The United Arab Emirates’ economy expanded by 7.6% last year, according to a senior official. This is about double the rise recorded in 2021, as the Gulf state rebounded sharply from the pandemic. But a slowdown is forecast this year because of a more uncertain oil price outlook and a challenging global macroeconomic environment.

Australia’s economy grew at its weakest pace for a year in October-December as strong trade was offset by rising interest rates and high inflation. Real GDP rose by 0.5%, compared with 0.7% in the previous quarter. Economic output excluding international trade fell 0.5%, as rising prices eroded consumers’ purchasing power and led them to save less.

Global ratings agency Moody’s has cut Pakistan’s sovereign credit rating by two notches amid international loan negotiations, saying the country’s increasingly fragile liquidity “significantly raises default risks”. The cash-strapped country is in talks with the IMF to secure a $1 billion loan.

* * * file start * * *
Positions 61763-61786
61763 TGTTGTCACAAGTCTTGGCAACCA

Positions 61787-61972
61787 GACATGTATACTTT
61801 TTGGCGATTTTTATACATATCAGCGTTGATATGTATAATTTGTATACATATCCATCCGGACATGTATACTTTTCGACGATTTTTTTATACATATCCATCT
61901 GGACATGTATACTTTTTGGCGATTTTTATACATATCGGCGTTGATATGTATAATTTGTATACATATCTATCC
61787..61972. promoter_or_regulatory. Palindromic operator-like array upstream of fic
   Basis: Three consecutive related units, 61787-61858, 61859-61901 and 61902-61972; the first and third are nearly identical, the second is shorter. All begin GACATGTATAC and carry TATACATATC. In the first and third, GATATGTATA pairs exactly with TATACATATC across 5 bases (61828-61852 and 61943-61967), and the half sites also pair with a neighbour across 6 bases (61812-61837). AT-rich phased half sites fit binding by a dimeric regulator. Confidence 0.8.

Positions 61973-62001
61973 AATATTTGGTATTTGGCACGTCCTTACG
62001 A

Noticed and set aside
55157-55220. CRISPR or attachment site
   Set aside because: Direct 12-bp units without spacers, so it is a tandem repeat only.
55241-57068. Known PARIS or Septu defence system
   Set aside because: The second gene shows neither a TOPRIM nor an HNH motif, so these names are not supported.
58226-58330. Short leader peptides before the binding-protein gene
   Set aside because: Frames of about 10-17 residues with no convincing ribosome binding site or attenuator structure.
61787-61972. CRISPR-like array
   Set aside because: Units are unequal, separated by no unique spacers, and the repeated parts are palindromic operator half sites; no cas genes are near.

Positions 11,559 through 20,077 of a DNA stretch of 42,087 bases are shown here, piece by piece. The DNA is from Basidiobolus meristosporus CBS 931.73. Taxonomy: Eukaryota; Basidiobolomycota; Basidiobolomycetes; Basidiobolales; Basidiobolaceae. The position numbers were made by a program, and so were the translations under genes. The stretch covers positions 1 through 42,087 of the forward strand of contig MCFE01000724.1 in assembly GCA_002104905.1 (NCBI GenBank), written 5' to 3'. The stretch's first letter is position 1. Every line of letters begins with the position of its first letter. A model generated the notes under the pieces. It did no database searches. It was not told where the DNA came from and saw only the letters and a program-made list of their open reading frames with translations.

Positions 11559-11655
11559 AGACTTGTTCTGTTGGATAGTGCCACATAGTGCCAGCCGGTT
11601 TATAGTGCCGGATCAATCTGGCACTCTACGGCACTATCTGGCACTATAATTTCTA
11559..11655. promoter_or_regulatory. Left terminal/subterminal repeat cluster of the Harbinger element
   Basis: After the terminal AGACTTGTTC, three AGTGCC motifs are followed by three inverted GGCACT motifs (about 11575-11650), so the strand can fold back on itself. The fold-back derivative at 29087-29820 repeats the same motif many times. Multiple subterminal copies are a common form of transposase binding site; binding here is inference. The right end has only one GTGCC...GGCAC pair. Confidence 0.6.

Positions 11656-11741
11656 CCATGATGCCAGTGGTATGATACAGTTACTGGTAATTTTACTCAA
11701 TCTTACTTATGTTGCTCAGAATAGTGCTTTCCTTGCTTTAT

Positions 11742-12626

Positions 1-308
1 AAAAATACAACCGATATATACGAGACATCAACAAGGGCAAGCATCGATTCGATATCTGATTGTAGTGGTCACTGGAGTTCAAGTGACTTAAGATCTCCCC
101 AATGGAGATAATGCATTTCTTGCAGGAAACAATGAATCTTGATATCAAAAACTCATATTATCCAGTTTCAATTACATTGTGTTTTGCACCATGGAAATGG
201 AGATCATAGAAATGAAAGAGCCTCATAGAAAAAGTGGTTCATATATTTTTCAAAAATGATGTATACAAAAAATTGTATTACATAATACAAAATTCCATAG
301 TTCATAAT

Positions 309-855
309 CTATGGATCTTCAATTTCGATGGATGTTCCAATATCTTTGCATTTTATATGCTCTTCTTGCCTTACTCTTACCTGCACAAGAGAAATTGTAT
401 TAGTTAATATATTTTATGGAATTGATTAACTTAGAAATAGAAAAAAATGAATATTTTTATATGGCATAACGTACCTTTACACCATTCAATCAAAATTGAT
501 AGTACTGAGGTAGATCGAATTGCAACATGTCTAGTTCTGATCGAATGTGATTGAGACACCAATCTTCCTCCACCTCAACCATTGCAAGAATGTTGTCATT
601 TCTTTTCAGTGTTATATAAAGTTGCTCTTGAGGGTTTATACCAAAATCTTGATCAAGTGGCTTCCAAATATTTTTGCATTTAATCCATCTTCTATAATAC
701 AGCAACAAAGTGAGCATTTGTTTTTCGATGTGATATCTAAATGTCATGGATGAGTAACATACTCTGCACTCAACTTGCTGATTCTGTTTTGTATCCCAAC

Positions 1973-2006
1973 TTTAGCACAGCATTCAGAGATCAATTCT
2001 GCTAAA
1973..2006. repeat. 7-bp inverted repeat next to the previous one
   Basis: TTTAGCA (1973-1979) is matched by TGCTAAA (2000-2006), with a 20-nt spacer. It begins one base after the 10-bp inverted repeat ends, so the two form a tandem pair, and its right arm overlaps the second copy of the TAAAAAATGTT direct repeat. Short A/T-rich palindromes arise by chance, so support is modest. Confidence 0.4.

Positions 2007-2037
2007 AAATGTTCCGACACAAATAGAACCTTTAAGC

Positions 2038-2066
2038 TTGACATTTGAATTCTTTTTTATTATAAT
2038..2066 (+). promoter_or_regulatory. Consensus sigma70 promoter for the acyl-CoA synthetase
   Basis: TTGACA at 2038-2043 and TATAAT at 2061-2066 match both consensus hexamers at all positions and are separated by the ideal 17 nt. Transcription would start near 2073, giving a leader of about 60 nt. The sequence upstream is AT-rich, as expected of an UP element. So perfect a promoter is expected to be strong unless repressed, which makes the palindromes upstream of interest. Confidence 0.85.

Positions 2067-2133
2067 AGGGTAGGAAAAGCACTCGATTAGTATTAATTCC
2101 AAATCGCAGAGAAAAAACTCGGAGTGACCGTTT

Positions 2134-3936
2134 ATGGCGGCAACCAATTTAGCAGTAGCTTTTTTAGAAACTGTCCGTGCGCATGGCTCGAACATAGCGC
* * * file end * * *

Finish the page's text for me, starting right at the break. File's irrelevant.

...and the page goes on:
Thailand’s economy is expected to grow 3.8% this year, helped by a rebound in the vital tourism sector, while inflation should cool to its target range, its finance minister says.

4. More on the economy on Agenda

Globalization needs a shake-up in the post-COVID world, and purpose-led globalization should be the new name of the game. Capital markets will have a key role to play in enabling this new phase of globalization.

Discussions about a common currency for Latin America are evidence of efforts to shift away from dependence on the US dollar – a move that is a feature of deglobalization. Policy-makers and ministers need to work together to foster cooperation without compromising individual national goals.

How have prices for consumer goods and services changed in the US over the past 20 years? This chart has the answers.